0800 458 2988

An Insider’s Guide to Robotic Process Automation – Beginning the Journey

An Insider’s Guide to Robotic Process Automation – Beginning the Journey

An Insiders Guide to Robotic Prcoess Automation - Series 3 - Beginning the Journey

Series 3 – Beginning the Journey with Robotic Process Automation

Welcome to Part 3 of the Business Systems blog series – ‘An Insider’s Guide to Robotic Process Automation’.

In this series:

  • RPA – Do it in-house or out-source it?
  • Building the team
  • Identifying processes for Automation
  • How to embrace change
  • Keeping the RPA momentum going

RPA – Do in-house or outsource it?

What is the best approach for creating and staffing your automation team? Should you be outsourcing this work? Or would you prefer to keep it in-house? This section outlines the process behind implementing Robotic Process Automation within your organisation.

If speed is of the essence to your organisation, then out-sourcing the work will be a lot faster than building a team in-house to do it.

Keep in mind that this is the approach with the highest total cost of ownership and you won’t be the one who owns the knowledge asset once the work is finished. One of the downsides of the ‘out-source’ scenario.

With an ‘’in-house’ approach when it comes to RPA, you have a lower cost of ownership and you own the knowledge asset. Tick in the box. However, with in-house jobs, can you track the amount of time invested? The hassle of unexpected problems occurring?

Thought:

The in-house approach for launching your automation initiative will always take longer and the thought process behind it will not be as proficient as a professional who has experience.

In order to tackle this, the experts and the in-house team should be working together.

One of the best ways to embed a new technology into your organisation is through a healthy combination of in-house and external knowledge, where your in-house team learn from the hired experts and vice versa. This is essentially an on-the-job training approach with your in-house team and the expert’s collaborating on development.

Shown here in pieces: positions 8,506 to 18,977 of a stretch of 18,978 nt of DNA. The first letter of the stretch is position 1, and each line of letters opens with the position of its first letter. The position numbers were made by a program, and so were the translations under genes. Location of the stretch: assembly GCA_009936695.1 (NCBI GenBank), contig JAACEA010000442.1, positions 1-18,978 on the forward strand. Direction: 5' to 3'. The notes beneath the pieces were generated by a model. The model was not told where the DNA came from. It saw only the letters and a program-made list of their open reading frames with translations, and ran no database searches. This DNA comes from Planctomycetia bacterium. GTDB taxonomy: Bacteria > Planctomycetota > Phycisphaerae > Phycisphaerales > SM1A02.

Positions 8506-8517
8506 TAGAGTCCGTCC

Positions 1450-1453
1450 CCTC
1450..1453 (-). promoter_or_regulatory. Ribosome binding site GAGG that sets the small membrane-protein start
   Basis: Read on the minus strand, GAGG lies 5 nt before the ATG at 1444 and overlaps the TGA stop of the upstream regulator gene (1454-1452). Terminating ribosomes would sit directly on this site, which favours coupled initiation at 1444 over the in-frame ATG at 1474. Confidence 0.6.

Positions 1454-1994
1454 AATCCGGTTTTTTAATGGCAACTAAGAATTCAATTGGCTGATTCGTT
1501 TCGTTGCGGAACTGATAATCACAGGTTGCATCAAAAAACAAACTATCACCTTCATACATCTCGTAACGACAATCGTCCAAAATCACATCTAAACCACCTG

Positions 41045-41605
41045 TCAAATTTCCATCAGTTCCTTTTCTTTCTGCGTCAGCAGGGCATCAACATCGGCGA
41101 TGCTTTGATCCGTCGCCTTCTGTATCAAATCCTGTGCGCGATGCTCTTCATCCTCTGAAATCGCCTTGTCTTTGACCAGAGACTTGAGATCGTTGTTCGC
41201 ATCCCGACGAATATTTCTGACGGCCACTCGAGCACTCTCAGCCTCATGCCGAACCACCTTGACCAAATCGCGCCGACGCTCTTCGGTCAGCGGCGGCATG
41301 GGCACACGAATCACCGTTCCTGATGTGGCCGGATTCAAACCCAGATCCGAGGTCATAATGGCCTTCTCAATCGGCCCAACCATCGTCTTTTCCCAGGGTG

It will cost more to take this approach. However, once your in-house team has grasped the technology, the total cost of ownership lessens as your team achieves competency faster and more efficiently.

Building the team

Who in your organisation should be involved? Put simply, it should be a mix of those who are familiar with IT and those who are already involved in the business areas where automation is to take precedence.

Depending on the area in which your team is working, other job functions may need to be involved. E.g. compliance and legal specialists. Ever thought about how great RPA could be for generating compliance reports that need data from multiple sources? As well as this, the legal and risk team may also have an opinion about replacing certain human tasks with robots, so this is also important to consider when rolling out RPA within your organisation.

Thought:
Not everyone on the team should be an expert when it comes to RPA. If someone is an expert at delivering a process, they might not be the best person to design a solution for the average processor.

Identifying processes for Automation 

Which desktop processes are the best candidate for automation?

As you scope the areas in need of automation, you’ll want to focus on areas that require little or no human decision making and are manual. E.g. cutting and pasting, updating the same data in multiple places. Also, keep an eye out for those tasks involving multiple systems that employees have to access separately.

When first starting out with RPA, begin with the projects that can be deployed quickly and successfully. A high-volume process is a good start. It’s best to steer clear of the complicated processes at first, so go for the high-volume but less complex. You’ll find that success will appear a lot more quickly with a positive reception from the team.

How to embrace change

As RPA involves uprooting processes and systems, embracing change can be challenging. People are used to doing things in a certain way, they like to remain in their comfort zones where processes are familiar.  Even if the changes introduced will improve the way they work, you could still come up against objections as many people still like to remain in their comfort zone.

Thought:

The first way to help embrace change is making sure your RPA solutions work well. This will encourage an ethos of positivity. If the solution is unstable or difficult to use, you’re less likely to get everyone on board!

As well as this, it’s important to remember that users of the systems should be well informed and reminded of the benefits RPA will deliver for them. Users need a solid benefit in terms of how it will make their lives easier or more fulfilling.

RPA is a process improvement. There’s always room for improvement. The best RPA solutions are tools not only for building automation programmes, but for identifying and planning before the implementation and monitoring going forward.

Keep tuned for series 4 in the Insider’s Guide to Robotic Process Automation –Automation Design. 

Looking to explore Robotic Process Automation capabilities within your organisation? Contact our team!

This entry was posted in Robotic Process Automation and tagged . Bookmark the permalink.

Leave a Reply

Your email address will not be published. Required fields are marked *

Back To The Top!